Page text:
I used to like to take showers.
When I would wake up in the morning, the water would tap me alive again. When I would finish a run, the water would massage my tired muscles. When I would come in from the garden, the water just washed and rinsed and carried away the dirt I was wearing, taking it back to where it belonged.
Since I got Tilly, though, I haven’t enjoyed showers so much.
When she was little, I didn’t trust her anywhere else in the house, so I locked her in the bathroom with me, and she would stand next to the tub with her little paws hanging over the edge. She licked at the water, and jumped in once or twice.
As she got older and the potential for jumping in only grew, my showers got faster and faster. Now, she’s so big and so willful, that I put a gate across the door and keep her just outside the bathroom. She barks and barks the whole time I am showering. And no matter how much I try to linger there, letting the water awaken or heal or clean me, I always end up hurrying. The barking does that to me.
Sometimes, I almost forget to rinse my hair.
Recently, I was a surrogate parent for toddler swim lessons at the local YMCA. Friends of mine have two-year-old triplets, and two parents wasn’t enough. I got to attend three sessions, and the first two went well.
During my third toddler swim lesson, though, Benjamin was just getting over an ear infection, and Luke fell and hit his head, and Abigail just wanted her mommy. With three wailing two-year-olds in tow, we attempted to join in with the others.
Even on the best nights, there were always a few tears shed. So we hoped once the children were in the water that they would find their way. When the crying only got worse, though, we eventually decided to scrap the lesson and call it an early night. We strapped on sandals, wrapped the children in towels, and headed for the showers.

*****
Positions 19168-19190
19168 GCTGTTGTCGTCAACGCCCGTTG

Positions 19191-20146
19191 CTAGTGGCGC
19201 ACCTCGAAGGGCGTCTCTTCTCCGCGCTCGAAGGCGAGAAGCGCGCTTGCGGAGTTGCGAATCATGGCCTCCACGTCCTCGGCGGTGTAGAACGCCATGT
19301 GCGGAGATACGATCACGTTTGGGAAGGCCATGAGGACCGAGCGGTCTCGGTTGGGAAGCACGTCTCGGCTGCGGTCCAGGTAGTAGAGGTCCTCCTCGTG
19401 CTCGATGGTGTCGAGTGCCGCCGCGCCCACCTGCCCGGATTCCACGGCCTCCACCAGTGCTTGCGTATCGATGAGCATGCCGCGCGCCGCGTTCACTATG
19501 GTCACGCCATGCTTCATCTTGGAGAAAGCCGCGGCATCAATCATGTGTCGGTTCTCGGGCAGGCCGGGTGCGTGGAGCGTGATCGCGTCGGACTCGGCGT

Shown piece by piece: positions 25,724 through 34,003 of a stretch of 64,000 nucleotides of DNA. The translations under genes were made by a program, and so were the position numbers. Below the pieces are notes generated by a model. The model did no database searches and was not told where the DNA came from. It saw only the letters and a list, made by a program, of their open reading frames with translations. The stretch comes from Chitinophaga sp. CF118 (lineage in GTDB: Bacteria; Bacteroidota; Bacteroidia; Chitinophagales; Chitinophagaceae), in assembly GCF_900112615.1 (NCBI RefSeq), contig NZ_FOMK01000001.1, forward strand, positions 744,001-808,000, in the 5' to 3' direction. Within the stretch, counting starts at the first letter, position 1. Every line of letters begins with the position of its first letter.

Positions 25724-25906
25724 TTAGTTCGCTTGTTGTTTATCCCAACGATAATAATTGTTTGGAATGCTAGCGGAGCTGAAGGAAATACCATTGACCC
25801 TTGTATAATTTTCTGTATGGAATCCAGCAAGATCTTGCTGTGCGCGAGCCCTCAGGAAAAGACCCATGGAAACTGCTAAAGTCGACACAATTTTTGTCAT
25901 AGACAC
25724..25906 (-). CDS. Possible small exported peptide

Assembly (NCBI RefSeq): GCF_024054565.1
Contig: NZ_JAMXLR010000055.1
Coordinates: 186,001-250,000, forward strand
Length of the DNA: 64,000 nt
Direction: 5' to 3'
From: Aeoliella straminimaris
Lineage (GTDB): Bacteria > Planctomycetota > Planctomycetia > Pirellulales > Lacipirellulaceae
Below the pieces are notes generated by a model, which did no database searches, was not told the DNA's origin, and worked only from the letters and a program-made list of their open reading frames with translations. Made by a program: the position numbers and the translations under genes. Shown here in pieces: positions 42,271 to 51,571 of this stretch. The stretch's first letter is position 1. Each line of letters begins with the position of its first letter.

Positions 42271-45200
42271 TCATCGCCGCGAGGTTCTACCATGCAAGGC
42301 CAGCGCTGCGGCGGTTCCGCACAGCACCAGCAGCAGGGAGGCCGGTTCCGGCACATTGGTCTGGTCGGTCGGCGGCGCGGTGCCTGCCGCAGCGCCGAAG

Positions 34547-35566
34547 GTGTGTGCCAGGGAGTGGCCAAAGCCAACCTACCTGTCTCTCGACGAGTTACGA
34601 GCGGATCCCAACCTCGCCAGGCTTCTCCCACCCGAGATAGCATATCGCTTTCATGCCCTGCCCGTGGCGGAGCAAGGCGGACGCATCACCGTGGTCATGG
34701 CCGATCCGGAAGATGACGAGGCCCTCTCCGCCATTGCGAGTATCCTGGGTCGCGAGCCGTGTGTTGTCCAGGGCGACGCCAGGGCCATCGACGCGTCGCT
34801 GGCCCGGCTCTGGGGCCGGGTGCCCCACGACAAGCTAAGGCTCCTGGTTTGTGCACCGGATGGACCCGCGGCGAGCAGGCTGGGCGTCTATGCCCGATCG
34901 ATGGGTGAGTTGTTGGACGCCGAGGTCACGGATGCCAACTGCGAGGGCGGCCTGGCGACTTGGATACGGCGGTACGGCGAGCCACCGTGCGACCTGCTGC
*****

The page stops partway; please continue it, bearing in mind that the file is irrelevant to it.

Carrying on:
In the beginning, the showers were scarier than the pool, and the children screamed most loudly when the warm water landed on their heads. But this night, after a miserable lesson and feeling even more miserable from his ear infection, little Benjamin gave in to the gently falling water.
After a quick wash up, I let him just stand under the shower while his mom finished with Abigail. His small little body just melted with relaxation, and though the water pooled like tears around his eyes, he couldn’t have been more comfortable, more at peace.
This time, he cried when we told him he had to leave the warmth of the steamy stall.
It’s Sunday morning, and I am sitting in a pew surrounded by several hundred people. I’ve been thinking about water most of the morning.
Before I left the house, I was thinking about Psalm 1 and the righteous man, planted there by the streams of water. I knew the morning’s sermon would will be from this passage, so it was on my mind.
In Sunday School, we studied Ezekiel 47 and 48, and the water flowing from the temple, the water that keeps getting deeper and cannot be forded. The water that gives life wherever it goes. And the angel asks Ezekiel, “Son of man, have you seen this?”
And while I sit there in the pew with all the people, I see up front children giving testimonies and receiving life from the baptism waters, and then the pictures of flowing water flash on the screens in front of me, and I hear more about the water from the musicians on stage:

Jesus, I need mercy
I need cleansing from the burden of so many sins
You are the water
And I offer all of my life into your hands
Spirit come*

And then it dawns on me. Jesus is saying to me, “Daughter, have you seen this?”
I am the water that can’t be forded.
I am the warm stream washing away the tears.
I am the Living Water. Come.
And I do.

*Lyrics from “Fill Me Up” by Jared Anderson

Photo by Kr. B. via Flickr, used with permission under the Creative Commons License.